The Compare() function returns a non zero value for any text which is lexically less than or greater than the test you are looking for. If the text is exactly the same, the Compare() function returns a zero (I know, it seems reversed since a zero traditionally means false in Boolean). This is why there is a "==0" at the end of the statement. This statement would evaluate true only if the file name was exactly "system", not "System" or "system.dat".


Once you have used an control statement such as "IF", you probably want to do something with that file, like read text from it or bookmark it. In this tutorial I will introduce the method to bookmark a specific file based on some type of criteria, such as the examples above. In future tutorials, I will detail how to open and read data from a file (file I/O).


To bookmark a object, you should first create a folder to put your bookmarks in. You could just bookmark your file in the root of the bookmark tree, but that would be messy and disorganized. To create a Bookmark folder to later place your bookmarks into, you use the following statements:


BookmarkFolderClass folder;
folder = new BookmarkFolderClass(c.BookmarkRoot(), "My Bookmark Folder");


The first line creates a variable named "folder" of the BookmarkFolder Class type. Then, the second line instantiates (creates) the object named "folder" in the root of the bookmark tree, naming it "My BookmarkFolder".



The next step is to then bookmark any files or folders that you want with the following command:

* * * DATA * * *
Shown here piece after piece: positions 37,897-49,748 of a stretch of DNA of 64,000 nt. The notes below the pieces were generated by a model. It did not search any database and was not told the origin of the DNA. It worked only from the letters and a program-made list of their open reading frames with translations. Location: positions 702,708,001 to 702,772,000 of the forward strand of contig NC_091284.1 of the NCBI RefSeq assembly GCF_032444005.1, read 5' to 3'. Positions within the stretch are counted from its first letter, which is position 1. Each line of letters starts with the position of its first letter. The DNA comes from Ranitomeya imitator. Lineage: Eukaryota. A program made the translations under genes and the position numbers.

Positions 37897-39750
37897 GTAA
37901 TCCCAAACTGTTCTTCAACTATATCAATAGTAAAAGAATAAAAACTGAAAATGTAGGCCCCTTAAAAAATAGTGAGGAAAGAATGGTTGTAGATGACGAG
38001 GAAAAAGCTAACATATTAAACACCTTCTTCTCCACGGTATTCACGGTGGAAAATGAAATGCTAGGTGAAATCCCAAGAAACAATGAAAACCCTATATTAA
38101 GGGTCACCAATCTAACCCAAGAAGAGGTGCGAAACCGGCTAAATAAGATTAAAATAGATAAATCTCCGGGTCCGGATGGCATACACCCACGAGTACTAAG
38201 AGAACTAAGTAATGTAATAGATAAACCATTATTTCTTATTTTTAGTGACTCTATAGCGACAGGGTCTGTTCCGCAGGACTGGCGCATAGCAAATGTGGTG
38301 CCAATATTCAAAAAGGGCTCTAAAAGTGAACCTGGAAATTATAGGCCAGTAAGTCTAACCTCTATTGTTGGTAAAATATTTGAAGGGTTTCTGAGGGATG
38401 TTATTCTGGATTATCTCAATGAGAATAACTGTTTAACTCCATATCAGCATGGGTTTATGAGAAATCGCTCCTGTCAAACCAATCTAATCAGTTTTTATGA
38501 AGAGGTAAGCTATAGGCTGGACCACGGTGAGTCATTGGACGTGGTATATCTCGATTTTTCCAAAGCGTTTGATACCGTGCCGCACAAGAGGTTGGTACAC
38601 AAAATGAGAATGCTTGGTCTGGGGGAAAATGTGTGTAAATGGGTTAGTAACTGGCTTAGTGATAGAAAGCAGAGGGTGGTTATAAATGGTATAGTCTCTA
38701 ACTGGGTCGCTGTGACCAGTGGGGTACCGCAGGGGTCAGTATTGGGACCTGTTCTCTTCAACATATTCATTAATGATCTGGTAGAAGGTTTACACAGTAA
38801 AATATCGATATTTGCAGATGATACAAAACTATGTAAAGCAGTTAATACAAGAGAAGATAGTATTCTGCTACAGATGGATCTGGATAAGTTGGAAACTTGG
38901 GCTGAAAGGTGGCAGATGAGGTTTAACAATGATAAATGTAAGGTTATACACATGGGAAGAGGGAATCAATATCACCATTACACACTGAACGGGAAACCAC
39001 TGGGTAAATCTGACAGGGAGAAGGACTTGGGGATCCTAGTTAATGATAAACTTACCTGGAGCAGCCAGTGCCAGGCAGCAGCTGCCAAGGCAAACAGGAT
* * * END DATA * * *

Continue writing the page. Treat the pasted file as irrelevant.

folder.AddBookmark(entry, 0, entry.LogicalSize(), entry.Name(), BookmarkClass::SHOWREPORT, BookmarkClass::LOWASCII);


I will break this down into segments. The first segment is "folder.AddBookmark". Above, you created a reference to a BookmarkClass object named "folder". To add bookmarks into that folder, you use the function AddBookmark(). The first segment says "add a bookmark into the "folder" object.);


The second segment are the inputs that the function expects to tell EnCase WHAT to bookmark, WHERE to bookmark and how to name the bookmark, as well as how to display it in the bookmark tab.



The first input (entry) is the entryclass object that you want to bookmark.


The second input is where do you want to start the bookmark from, in this example, from the beginning of the file (zero).


The third is the ending bookmark offset. In this example, to the end of the logical file.


The fourth input is the name of the bookmark as you want it to appear in the bookmark tab, in this example, the name of the file/folder object


The fifth input is the options, such as show in the report, show as a picture, etc. In this example, it will be shown in the report view of the bookmarks


The sixth input is the viewtype. This tell EnCase how to display the data you have bookmarked. Should EnCase show it in hex, Ascii, a timestamp or HTML page. In this example display low ascii characters (<128). Our finalized code using the examples explained above is:

This EnScript will recurse all evidence and look at each object for a file name or folder that is exactly "system". When found it will then bookmark that file/folder from the very beginning of the file to the end of the logical file. After running this EnScript, you should have a bookmark folder named "My BookmarkFolder" in the root of the bookmark tab and any files that matched this criteria, would be bookmarked in that folder.

4 comments:

Paul Wednesday, 14 November, 2007  

What food do you like? Please keep the tutorials coming - and all the other great stuff.

Sheesh can't believe I just stumbled on this - wont be taking the enscript I class until next year. So this is great.

João Friday, 16 November, 2007  

Great !!!

yaniv Thursday, 19 February, 2009  

This is great. Can we expect any more? I'm just starting to play around with Enscripts and have some big ideas.

Anonymous Saturday, 08 May, 2010  

Thanks